Who would have imagined that clothes – once worn because they were cheap – would today be leading the way in high performance clothing? But that’s the score. And one that both INEOS and Dralon are exceptionally proud of – for very different reasons.
Men and women of a certain age will remember nylon and acrylic.
The synthetic fabrics were popular in the seventies. Nylon didn’t crease and it dried quicker than cotton, and acrylic was bulky and warm. And both were cheap.
But in time, they became products to avoid.
Barry Slater, global sales director for INEOS Nitriles, remembers those days well.
“Synthetics were considered the poor alternative to natural fibres,” he said. “Their performance and ‘feel’ were worse, but, they had their own place in the market.”
Then something changed. They changed. Like all athletes, they worked on their performance.
“That’s the good thing about synthetics,” said Barry. “Because they are man-made you can actually play with their properties. You can adjust the mix of the chemicals, you can change the characteristics so that they can compete with natural fibres. And sometimes you can make them even better.”
And that’s what Dralon, the world’s largest producer of dry-spun acrylic fibres, did, drawing on INEOS’ piped supply of Acrylonitrile to make it happen.
Dralon and INEOS share a site in Dormagen, near Köln, which makes life easier for both companies to do business.
Every day more than 200 tons of Acrylonitrile, the principal raw material needed for the manufacture of acrylic fibre, are piped to Dralon where magical things have been happening for years.
“A lot of development has been done there over the years,” said Barry.
“Acrylic, for instance, is a lot softer now. It used to be so strong that jumpers would begin to pill. A lot of work has been done to make the fabric weaker so that the little balls of fluff now fall off.”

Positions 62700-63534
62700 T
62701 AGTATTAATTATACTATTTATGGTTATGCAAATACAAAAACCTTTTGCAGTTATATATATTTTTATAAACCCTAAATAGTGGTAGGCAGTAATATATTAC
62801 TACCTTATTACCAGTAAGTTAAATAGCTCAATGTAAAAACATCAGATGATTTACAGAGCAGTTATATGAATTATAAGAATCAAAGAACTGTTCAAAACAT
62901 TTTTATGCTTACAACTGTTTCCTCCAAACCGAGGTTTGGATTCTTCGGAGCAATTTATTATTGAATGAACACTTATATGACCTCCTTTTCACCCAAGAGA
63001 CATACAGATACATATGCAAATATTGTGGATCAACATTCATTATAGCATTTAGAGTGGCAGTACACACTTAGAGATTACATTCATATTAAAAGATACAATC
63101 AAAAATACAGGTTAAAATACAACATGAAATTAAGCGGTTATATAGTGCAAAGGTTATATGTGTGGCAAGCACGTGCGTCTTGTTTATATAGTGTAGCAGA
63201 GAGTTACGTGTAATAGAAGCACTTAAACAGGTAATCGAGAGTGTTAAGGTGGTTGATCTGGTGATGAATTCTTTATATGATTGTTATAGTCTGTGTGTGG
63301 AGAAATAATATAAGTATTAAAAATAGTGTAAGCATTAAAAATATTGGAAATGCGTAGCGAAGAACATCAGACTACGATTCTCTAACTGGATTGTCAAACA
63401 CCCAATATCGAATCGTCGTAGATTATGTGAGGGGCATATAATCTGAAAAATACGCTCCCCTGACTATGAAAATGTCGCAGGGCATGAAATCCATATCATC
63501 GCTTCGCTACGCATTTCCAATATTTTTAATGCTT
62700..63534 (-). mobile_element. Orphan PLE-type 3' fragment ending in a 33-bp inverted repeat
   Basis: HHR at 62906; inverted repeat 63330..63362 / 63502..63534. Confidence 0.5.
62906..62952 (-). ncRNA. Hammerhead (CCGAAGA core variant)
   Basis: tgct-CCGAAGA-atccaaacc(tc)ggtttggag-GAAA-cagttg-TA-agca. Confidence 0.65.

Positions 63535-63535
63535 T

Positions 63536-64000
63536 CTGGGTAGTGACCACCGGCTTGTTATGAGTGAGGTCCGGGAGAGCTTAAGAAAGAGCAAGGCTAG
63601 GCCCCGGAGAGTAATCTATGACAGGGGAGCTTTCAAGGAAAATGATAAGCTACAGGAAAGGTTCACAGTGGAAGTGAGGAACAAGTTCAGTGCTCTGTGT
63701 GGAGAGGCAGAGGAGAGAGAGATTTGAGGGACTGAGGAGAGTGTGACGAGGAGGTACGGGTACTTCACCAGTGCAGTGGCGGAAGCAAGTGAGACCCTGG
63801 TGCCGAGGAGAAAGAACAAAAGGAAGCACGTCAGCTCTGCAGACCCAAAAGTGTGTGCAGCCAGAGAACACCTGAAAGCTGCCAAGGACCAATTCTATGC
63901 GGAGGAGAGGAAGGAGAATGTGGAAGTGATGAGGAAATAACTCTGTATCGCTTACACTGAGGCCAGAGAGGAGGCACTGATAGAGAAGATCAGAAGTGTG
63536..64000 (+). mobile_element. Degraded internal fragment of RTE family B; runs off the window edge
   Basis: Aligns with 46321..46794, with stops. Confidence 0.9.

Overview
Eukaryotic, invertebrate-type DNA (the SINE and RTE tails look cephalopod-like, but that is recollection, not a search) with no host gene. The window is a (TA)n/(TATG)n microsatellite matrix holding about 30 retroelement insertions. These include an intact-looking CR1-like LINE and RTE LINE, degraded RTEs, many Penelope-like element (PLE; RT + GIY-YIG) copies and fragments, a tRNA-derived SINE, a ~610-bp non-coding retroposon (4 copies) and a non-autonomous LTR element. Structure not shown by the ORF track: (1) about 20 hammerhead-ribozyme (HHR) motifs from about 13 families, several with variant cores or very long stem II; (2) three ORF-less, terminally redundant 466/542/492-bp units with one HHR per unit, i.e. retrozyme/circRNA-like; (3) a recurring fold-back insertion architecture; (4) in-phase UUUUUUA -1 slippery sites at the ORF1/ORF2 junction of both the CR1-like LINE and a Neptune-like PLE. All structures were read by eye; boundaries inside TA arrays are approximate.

The result is that today, world-class athletes swear by both nylon and acrylic clothing to enhance their performance.
Little wonder. Today’s acrylic fabrics are clever. If you’re cold, it keeps you warm, and if you’re hot and sweaty, it does something about it. It soaks up the moisture, wicking it away from the body, and transports it up and out so that it evaporates.
That’s unlike cotton, which, when it gets wet, becomes heavy, leading to blisters on feet. The same applies to denim and why you should never go hiking in it. It gets wet and heavy in poor weather.
“Cotton actually becomes almost round when it is exposed to water and sweat,” said Manfred Borchers, head of marketing and sales worldwide for Dralon.
Tests have also shown that nylon dries 60% faster than cotton, with acrylic performing even better – at 75%.
Socks hold their shape and jackets retain their thermal properties even when they are wet.
Dralon produces 188,000 tons of dry and wet spun acrylic fibres every year at its two German plants. Those fibres are then made into a multitude of high performance clothing including socks, sweaters, T-shirts, ski wear and hats.
“Our dry-spun fibre doesn’t absorb any moisture at all,” said Manfred.